The Elephant in the Room: Ivory and the Art World
Queen Mother Pendant Mask, Nigeria (Benin), Edo peoples, 16th century.
Metropolitan Museum of Art, gift of Nelson D. Rockefeller, 1972.
On 22 March, the Courtauld Institute, London hosted a debate on how we should consider historic works of art made of or including ivory, against the background of calls for a total ban on commercial transactions. Although the three speakers had been chosen to represent different groups within the ongoing discussion (animal welfare, museums and the art market), there was agreement over the issues, and broadly on the solutions.
The background to the debate was that: ‘on 6 October 2017, Environment Secretary Michael Gove announced plans to implement a total ban on the UK’s trade in ivory. The ban would have wide-reaching implications across the art world. Its inevitable impact on the movement, display and perception of ivory has polarised opinion amongst art professionals and activists. Can museums and dealers still champion ivory objects despite the controversy they provoke? By displaying older pieces of ivory, do we perpetuate a market for contemporary ones? Can we still appreciate the cultural and aesthetic value of ivory while knowing the reality of its origins?’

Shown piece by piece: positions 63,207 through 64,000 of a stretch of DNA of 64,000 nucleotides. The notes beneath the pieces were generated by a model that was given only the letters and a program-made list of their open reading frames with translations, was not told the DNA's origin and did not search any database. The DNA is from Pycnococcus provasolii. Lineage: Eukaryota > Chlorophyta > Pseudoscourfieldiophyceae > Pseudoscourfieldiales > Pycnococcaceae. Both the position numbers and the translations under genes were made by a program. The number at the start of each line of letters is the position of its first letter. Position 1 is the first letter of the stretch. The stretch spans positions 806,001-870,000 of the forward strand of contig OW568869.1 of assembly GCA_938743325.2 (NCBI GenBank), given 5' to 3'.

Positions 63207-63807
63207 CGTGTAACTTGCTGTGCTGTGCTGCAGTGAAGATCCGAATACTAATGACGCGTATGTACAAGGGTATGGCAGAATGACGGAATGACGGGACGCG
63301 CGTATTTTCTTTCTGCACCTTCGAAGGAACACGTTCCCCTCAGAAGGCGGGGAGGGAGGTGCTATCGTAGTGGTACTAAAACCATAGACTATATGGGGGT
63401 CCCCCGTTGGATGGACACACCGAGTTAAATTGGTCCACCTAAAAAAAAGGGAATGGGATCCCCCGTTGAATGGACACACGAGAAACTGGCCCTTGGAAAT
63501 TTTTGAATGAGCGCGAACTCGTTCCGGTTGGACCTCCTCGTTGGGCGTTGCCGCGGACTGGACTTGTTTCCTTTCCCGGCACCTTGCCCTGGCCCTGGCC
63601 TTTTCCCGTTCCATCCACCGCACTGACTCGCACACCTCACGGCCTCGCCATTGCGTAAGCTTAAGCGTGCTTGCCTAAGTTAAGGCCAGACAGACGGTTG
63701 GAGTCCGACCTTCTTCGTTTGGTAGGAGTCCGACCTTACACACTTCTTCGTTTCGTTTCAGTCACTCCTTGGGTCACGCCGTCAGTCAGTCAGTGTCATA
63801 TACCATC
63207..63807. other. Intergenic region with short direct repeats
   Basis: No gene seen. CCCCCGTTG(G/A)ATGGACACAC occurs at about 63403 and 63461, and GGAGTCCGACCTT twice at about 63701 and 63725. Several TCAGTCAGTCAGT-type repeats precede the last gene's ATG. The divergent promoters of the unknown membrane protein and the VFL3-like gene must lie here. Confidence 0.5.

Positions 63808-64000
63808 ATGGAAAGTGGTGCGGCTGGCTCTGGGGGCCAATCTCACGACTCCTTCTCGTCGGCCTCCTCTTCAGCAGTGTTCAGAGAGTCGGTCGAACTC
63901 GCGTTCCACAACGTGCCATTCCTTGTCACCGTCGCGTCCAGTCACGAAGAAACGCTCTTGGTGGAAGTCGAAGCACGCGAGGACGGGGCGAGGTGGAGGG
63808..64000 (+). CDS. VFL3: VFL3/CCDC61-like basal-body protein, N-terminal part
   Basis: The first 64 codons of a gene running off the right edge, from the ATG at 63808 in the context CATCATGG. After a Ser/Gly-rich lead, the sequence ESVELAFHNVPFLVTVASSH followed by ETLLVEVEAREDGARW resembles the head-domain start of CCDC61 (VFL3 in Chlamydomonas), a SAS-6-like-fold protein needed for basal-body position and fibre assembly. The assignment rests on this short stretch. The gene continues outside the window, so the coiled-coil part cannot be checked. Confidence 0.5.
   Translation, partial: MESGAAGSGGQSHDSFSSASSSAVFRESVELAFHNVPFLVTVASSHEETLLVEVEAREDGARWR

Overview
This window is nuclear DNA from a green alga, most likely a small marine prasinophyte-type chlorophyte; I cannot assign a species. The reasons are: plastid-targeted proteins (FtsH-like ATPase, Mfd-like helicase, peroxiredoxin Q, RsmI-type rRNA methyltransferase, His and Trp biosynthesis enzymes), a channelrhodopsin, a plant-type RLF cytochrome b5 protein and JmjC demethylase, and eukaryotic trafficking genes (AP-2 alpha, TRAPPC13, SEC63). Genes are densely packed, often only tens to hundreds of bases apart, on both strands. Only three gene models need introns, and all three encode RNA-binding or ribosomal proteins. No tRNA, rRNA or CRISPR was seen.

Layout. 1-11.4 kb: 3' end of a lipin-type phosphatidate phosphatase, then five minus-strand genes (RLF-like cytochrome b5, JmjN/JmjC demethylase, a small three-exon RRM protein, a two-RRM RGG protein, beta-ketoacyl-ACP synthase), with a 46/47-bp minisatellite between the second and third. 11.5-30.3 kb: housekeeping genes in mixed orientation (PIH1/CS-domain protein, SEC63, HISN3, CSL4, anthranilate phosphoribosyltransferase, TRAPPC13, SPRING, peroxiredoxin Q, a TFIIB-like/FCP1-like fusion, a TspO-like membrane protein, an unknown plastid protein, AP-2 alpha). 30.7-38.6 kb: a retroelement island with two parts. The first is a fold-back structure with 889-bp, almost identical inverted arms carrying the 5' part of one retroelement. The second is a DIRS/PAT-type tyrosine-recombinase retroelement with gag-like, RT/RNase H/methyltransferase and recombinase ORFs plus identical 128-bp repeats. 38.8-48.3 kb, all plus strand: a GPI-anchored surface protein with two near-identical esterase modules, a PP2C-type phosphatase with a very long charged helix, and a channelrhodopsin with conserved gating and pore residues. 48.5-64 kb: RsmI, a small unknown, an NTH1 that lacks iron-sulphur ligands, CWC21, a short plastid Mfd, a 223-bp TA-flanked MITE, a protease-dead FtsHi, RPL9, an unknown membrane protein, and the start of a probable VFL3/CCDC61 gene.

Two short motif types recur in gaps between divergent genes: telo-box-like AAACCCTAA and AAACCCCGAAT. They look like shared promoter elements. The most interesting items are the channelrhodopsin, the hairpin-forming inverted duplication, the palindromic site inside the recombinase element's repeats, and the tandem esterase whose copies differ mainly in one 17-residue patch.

An hour-long, moderated discussion between Will Travers (Born Free Foundation), Alistair Brown (Museums Association) and myself was followed by a thirty minute Q & A. The consensus from the floor suggested, as I have so often said, that it is not a binary choice: you can (and must) conserve endangered species, of all sorts, while properly recognising the integrity and significance of works of art representing the material survivals of our shared cultural inheritance.
An edited version of the debate can be viewed below: